Why Spacing Plants Out and Giving Your Child Space Creates Room for Healthy Growth
Allow your child to grow and embrace the person they are meant to be
If you have started plants from seeds, you know that you must thin the seedlings out to make room for them to grow and thrive. Similarly, a child needs room to grow into a healthy independent, self-sufficient person.
Plants that are too tightly packed together, tend to choke each other out. Overcrowding can lead to decreased amounts of nutrients that the seedlings can absorb from the soil. This can stunt their growth and make them weak and more prone to disease. It also affects their root system.
No doubt, parental involvement in a child’s life is important. But the amount and type should be age and developmentally appropriate. A normal healthy child needs space to grow. They need their own activities and the ability to establish their own friendships. This helps them develop healthy social skills. Social skills include caring, sharing, showing kindness and compassion.
You may have heard of helicopter parenting which is often referred to as over-parenting. It involves excessive amounts of involvement and control by a parent in the life of their child. These types of parents are well intended, but they stifle their child from growing into an independent person. The effect on the child is they may then expect life to always be easy. They may not have the ability to handle it when life gets dirty.
Somewhat related, children need to be allowed to make mistakes. If a parent swoops in every time a child is about to stumble and fall, the child doesn’t learn their own limits or how to pick themselves up on their own. This is a difficult part of parenting. It requires a lot of patience and some restraint.
There are times where it would be quicker to do things for your child like dressing them especially on a busy workday morning. Tying their shoes for them rather than letting them struggle to do it themselves, would also be a whole lot easier. But exercise patience and give them the time and space to learn.
Let a child learn to make choices. Picking out the clothes they wear for the day is one choice. You might want to give them a couple options or outfits to select. This prevents them from selecting the long sleeve, wooly, black sweater on a 90-degree Fahrenheit day or shorts and flip flops when there’s two feet of snow on the ground. Ideally, we want them to feel good about the choices they make, and not feel miserable the rest of the day.
Have you ever gotten a house plant and killed it by over watering it? I have done that more than once. I think I am caring and nurturing the plant but sometimes giving it too much of a good thing, destroys it.
Likewise, in a society where resources are plentiful, it is easy to want to give our children too much. A child doesn’t need everything and often, prefers, and does better with less. It reminds me of a baby on it’s first birthday where they are surrounded by birthday gifts. The child is often more interested and intrigued by the colorful and crunchy sounding wrapping paper and the shiny, sticky bows than the actual gifts themselves.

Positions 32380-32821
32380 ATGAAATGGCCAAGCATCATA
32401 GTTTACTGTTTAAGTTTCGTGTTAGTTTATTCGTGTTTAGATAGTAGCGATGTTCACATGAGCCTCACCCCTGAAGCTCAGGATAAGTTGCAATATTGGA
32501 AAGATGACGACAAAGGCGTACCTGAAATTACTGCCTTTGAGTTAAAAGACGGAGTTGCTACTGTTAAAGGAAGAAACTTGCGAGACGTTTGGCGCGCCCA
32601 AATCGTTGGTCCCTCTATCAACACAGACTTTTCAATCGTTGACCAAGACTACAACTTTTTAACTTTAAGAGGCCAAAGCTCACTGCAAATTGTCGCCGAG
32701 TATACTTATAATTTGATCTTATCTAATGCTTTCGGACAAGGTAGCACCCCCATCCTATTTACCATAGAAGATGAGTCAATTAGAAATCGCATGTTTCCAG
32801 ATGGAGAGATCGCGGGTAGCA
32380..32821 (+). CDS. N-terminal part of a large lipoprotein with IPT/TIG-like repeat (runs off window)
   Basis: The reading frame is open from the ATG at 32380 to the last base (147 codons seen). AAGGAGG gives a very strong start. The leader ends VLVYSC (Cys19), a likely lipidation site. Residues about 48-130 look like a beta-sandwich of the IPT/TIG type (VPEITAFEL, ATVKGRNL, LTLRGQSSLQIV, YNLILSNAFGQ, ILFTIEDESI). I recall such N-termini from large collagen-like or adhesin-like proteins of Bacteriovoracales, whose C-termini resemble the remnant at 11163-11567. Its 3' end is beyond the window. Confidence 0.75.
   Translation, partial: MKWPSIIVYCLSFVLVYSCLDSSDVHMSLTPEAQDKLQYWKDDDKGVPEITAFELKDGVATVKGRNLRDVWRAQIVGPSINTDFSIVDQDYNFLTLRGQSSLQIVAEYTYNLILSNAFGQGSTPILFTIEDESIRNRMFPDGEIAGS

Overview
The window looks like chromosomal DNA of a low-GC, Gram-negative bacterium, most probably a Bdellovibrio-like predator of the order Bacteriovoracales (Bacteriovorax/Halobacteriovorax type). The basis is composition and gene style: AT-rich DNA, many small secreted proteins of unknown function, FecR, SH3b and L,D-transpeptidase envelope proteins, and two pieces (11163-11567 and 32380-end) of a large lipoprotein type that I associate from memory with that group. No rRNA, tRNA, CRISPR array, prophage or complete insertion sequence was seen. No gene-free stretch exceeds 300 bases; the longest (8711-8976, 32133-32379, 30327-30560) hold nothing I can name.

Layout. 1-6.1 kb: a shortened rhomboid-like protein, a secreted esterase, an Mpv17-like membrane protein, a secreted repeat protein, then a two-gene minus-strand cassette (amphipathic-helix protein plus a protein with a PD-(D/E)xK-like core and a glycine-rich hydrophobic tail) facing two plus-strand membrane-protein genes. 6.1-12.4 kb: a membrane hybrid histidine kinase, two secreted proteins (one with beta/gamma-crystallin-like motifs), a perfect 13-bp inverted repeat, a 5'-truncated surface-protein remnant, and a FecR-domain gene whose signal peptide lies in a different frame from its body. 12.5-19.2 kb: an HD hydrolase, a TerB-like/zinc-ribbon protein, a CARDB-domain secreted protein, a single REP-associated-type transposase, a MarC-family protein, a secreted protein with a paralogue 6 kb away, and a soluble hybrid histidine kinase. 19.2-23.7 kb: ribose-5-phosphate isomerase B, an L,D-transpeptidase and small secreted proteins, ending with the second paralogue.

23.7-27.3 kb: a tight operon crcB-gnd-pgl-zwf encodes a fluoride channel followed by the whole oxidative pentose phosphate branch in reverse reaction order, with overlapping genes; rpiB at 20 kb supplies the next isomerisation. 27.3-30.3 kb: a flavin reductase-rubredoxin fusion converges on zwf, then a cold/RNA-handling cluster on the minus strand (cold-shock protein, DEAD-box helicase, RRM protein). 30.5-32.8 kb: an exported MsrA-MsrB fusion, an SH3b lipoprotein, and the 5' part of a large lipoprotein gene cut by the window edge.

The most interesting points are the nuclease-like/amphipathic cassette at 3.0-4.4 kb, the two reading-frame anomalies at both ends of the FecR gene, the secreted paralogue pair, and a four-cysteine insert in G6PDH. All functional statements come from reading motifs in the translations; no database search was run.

Encourage your child to participate in organized activities and sports. This teaches them how to be a team player which is a lifelong skill. This also gives them another opportunity to learn to listen, follow directions and show respect to a leader or a person in charge. At the same time, it helps them to exercise their minds and body.
We need to allow our children to be creative and imaginative. Allow them to explore and be adventurous. Not every minute of their time needs to be structured. Provide them space to stretch out and grow into who they are meant to be. Let them play in the dirt, watch the ants crawl, see the squirrels chase, while they question the wonders and beauty of the earth.
Keep your child’s life balanced. Allow enough space for downtime and sleep. Try not to pack so much into their day that they feel choked out like the seedlings, where they may become overwhelmed to the point of paralysis, frustration, or exhaustion.
I have experienced overcrowding of plants in our garden. Some of the seeds are so tiny, like the radishes and carrots, it seems miraculous that a plant can grow from such a little spec of a seed. It is tempting to not want to disperse a lot of them while planting them in the soil, hoping a few will take root. They will take root, and if they aren’t thinned, they start combining with the plants next to them. They won’t grow to full maturity and sometimes they just die.
Just like plants need enough space to grow and thrive, give your children the needed space to develop. Expose them to the adventures of life but at the same time keep their lives balanced. Allow them to grow into an independent, self-sufficient little human person that they are meant to be.
Enhancing children’s sensitivity in human interactions one story at a time.
Author and Reading & Seeding Leader
Cultivating Compassion in Children Books Series
Books Available on Amazon: http://bit.ly/SonjaLangeWendt
This is the seventh in the series of DIG IN, Steps to Cultivate Compassion in Children. The others are: 1) Let’s Talk Dirt 2) Plant Perennial Seeds of Compassion That Grow Deep Roots 3) How to Water the Seed with Compassion — Sprinkle Them with Knowledge 4) Why Growing Seeds Need Fertilizing — Nourish Understanding Feeding Compassion 5) Why Seeds Need Air as a Child Needs Breathing Room — Exhale Compassion 6) How Sunlight to a Plant is like Energizing Compassion in a Child
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